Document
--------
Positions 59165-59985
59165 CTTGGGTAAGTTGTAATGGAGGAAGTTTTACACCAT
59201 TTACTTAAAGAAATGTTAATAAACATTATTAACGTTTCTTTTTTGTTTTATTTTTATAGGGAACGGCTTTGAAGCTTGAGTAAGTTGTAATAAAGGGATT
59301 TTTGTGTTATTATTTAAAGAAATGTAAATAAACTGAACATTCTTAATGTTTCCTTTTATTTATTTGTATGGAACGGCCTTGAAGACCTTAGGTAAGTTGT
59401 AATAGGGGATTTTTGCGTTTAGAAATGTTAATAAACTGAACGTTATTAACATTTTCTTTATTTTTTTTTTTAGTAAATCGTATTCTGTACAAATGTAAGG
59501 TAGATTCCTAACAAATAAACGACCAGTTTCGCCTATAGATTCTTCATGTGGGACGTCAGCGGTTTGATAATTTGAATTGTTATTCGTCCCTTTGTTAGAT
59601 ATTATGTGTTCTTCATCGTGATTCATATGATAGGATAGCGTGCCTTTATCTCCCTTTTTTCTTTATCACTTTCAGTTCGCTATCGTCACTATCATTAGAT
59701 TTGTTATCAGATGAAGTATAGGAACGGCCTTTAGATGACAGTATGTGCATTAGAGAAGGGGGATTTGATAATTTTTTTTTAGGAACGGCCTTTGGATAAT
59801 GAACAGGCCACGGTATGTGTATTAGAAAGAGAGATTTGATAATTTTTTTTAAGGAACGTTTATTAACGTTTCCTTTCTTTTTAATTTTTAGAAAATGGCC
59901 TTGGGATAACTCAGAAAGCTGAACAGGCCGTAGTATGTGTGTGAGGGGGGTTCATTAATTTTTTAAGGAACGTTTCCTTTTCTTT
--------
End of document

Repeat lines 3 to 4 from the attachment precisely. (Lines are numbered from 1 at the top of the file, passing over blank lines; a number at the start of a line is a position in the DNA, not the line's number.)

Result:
59201 TTACTTAAAGAAATGTTAATAAACATTATTAACGTTTCTTTTTTGTTTTATTTTTATAGGGAACGGCTTTGAAGCTTGAGTAAGTTGTAATAAAGGGATT
59301 TTTGTGTTATTATTTAAAGAAATGTAAATAAACTGAACATTCTTAATGTTTCCTTTTATTTATTTGTATGGAACGGCCTTGAAGACCTTAGGTAAGTTGT